Headcase promotes cell survival and niche maintenance in the Drosophila testis.

Journal: 
PLoS One
Publication Year: 
2013
Authors: 
Luis Pedro F Resende
Monica Boyle
Darrell Tran
Thomas Fellner
D Leanne Jones
PubMed link: 
23874487
Public Summary: 
This work uses the fruit fly male germline as a model system to examine the manner in which a stem cell environment (niche) responds to damage, in order to maintain it's role in regulating stem cell behavior and tissue homeostasis. We find that pathways that prevent cell death are very important in preserving niche function. In addition, we developed a system by which we can conditionally ablate (kill) niche support cells. This strategy allowed us to examine how reduction in the size of the niche leads to a concomitant loss of stem cells, providing information as to how niche size and stem cell number scales before and after damage. Therefore, our data provide important insight into the design and composition of niches built in vitro to support the maintenance and expansion of stem cells in culture.
Scientific Abstract:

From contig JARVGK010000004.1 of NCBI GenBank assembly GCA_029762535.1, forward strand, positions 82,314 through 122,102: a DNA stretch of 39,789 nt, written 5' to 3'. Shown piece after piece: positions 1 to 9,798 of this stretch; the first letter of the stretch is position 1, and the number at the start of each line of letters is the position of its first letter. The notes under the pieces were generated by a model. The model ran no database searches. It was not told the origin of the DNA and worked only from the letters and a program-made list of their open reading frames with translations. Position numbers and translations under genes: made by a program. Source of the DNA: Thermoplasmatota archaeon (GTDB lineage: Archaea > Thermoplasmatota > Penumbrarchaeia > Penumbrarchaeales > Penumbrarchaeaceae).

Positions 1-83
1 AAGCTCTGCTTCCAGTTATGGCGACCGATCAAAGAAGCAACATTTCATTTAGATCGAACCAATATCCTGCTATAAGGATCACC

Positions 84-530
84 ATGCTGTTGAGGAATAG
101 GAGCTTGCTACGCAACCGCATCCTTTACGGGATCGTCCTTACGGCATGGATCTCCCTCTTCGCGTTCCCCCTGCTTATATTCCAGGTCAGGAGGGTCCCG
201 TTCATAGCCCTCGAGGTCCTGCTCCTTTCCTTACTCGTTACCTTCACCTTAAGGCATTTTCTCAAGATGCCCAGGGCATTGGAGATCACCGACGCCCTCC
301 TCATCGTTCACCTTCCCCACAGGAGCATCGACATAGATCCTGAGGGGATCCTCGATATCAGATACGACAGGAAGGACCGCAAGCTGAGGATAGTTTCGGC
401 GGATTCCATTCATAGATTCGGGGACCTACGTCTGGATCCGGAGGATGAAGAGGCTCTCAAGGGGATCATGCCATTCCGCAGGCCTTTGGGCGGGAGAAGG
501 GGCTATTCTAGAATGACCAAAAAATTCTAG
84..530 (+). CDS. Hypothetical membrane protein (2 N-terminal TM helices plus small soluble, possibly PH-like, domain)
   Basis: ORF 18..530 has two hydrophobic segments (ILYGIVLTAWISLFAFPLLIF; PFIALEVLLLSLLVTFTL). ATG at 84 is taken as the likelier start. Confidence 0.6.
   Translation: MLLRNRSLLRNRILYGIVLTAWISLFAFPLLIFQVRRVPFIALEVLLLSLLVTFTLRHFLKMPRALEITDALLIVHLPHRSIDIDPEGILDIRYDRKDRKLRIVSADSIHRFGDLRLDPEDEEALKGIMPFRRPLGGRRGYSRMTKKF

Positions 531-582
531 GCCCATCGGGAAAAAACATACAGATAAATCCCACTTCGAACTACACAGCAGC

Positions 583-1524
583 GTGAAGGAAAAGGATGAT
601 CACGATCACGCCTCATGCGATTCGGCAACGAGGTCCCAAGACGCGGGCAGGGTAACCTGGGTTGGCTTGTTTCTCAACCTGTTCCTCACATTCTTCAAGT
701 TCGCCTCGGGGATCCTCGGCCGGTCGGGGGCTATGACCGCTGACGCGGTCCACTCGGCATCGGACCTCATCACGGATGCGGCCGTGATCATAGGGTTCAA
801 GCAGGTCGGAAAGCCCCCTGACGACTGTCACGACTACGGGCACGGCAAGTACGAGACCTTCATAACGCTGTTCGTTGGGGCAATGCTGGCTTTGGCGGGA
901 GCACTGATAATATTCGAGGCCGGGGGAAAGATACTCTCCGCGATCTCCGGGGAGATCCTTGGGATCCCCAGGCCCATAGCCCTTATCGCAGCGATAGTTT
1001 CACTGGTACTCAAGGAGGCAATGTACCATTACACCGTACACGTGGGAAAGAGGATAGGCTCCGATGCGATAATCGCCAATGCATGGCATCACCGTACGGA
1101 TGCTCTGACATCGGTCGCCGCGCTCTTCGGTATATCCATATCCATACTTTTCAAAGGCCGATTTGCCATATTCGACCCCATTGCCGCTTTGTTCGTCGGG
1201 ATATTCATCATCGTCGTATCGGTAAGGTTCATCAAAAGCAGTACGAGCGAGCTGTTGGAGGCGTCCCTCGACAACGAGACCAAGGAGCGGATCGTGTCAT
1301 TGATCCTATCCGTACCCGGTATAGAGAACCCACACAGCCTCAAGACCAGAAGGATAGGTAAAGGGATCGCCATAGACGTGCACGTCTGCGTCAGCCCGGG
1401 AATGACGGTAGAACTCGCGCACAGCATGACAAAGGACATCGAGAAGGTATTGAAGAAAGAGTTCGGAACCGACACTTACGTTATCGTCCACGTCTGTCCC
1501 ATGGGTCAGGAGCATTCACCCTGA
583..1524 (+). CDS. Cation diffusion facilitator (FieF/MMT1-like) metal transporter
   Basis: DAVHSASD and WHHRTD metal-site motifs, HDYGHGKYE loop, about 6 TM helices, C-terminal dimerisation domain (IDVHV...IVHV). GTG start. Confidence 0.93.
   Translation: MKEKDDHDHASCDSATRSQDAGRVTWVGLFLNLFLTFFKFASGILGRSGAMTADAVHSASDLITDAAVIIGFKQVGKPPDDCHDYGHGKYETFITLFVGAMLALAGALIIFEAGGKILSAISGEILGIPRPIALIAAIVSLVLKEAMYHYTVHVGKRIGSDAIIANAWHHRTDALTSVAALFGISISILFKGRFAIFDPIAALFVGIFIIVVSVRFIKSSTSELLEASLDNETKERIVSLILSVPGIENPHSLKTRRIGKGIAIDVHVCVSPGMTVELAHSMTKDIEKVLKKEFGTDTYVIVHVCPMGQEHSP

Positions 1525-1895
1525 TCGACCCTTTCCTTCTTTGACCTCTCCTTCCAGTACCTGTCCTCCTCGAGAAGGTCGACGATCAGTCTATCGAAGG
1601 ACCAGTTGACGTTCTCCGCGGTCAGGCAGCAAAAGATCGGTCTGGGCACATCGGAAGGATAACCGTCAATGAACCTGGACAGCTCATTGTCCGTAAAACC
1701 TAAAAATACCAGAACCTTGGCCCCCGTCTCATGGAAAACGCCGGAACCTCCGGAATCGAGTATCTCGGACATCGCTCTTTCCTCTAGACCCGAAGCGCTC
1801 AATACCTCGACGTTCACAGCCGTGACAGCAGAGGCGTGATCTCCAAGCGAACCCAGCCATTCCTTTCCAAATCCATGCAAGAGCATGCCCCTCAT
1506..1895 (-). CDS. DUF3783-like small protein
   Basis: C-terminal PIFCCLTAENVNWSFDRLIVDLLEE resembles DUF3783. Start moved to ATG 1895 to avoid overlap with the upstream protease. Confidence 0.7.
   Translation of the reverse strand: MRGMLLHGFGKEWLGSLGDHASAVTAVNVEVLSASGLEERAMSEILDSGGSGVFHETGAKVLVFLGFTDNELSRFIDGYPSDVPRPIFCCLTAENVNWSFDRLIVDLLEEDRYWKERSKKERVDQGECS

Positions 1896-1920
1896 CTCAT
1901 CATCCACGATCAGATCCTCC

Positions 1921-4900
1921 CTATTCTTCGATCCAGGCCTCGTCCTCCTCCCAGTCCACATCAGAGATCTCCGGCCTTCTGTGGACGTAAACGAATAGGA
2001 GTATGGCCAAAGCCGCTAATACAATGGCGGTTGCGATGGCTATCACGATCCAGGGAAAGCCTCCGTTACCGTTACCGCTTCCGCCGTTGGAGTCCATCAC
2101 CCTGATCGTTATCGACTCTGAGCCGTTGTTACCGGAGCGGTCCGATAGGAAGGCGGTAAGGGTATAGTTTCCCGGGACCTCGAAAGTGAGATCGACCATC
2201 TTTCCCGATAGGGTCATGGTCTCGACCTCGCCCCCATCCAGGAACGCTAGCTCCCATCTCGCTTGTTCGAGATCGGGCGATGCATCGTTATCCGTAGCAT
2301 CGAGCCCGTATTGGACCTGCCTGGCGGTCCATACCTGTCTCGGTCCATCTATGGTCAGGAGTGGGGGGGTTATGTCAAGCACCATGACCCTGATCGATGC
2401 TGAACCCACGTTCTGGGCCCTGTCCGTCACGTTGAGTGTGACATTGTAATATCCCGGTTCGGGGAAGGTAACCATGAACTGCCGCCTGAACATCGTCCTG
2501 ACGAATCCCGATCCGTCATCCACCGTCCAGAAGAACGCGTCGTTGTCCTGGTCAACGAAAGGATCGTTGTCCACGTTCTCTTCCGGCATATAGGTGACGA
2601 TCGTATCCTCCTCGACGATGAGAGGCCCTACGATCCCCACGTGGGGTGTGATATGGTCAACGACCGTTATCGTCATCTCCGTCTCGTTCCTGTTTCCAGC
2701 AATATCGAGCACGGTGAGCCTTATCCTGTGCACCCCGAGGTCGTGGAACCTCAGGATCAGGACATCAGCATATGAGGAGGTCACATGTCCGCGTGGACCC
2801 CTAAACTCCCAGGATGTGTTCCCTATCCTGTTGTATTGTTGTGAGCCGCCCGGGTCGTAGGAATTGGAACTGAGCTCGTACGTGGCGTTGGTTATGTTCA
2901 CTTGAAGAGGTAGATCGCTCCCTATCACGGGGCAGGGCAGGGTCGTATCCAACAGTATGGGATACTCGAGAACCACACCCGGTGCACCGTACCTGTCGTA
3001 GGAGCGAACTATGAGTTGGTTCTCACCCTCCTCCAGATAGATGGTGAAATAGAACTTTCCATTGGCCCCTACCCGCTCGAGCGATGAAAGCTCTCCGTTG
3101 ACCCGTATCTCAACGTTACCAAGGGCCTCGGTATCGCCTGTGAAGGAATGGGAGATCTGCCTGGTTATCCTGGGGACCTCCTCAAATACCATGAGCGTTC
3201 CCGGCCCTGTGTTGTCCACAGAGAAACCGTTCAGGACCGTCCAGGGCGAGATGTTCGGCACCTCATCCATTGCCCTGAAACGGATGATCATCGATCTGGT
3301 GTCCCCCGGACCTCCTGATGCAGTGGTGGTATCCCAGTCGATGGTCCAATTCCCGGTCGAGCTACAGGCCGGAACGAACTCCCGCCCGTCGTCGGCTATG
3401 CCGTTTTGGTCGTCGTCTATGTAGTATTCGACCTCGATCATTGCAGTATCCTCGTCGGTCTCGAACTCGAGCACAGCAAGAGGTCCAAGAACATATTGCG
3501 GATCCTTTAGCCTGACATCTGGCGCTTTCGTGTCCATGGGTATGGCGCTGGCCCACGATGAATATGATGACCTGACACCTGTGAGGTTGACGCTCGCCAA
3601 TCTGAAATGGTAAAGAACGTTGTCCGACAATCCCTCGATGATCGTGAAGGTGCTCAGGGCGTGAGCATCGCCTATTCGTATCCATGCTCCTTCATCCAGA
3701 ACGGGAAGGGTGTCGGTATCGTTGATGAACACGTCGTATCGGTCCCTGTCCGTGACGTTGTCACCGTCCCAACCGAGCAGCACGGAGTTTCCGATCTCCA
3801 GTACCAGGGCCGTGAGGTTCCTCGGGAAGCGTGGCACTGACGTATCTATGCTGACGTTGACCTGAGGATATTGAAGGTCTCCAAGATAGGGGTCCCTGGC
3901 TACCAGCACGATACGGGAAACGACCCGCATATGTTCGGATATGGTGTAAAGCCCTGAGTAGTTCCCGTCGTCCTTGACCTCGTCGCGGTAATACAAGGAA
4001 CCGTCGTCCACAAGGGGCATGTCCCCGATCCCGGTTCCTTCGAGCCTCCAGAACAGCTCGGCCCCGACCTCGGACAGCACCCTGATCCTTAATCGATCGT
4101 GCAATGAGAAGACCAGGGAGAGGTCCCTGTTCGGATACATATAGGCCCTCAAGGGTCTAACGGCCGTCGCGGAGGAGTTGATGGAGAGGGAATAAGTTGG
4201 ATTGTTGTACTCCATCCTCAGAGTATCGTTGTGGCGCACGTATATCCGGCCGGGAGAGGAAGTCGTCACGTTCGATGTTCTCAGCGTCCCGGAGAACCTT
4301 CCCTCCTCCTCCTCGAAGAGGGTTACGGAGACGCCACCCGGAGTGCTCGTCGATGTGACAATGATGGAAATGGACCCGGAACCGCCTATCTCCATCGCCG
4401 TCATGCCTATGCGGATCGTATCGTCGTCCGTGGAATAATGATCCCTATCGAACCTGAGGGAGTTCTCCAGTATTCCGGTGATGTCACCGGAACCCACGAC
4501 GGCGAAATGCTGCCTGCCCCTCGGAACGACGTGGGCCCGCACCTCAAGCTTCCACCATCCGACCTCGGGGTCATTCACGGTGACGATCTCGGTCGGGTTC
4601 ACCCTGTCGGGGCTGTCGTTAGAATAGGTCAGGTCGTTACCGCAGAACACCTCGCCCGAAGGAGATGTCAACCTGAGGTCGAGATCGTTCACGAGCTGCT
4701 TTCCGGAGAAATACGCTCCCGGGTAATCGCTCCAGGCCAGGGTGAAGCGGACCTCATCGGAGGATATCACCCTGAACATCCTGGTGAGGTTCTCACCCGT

At the apical tip of the Drosophila testis, germline and somatic stem cells surround a cluster of somatic cells called the hub. Hub cells produce a self-renewal factor, Unpaired (Upd), that activates the JAK-STAT pathway in adjacent stem cells to regulate stem cell behavior. Therefore, apical hub cells are a critical component of the stem cell niche in the testis. In the course of a screen to identify factors involved in regulating hub maintenance, we identified headcase (hdc). Hub cells depleted for hdc undergo programmed cell death, suggesting that anti-apoptotic pathways play an important role in maintenance of the niche. Using hdc as paradigm, we describe here the first comprehensive analysis on the effects of a progressive niche reduction on the testis stem cell pool. Surprisingly, single hub cells remain capable of supporting numerous stem cells, indicating that although the size and number of niche support cells influence stem cell maintenance, the testis stem cell niche appears to be remarkably robust in the its ability to support stem cells after severe damage.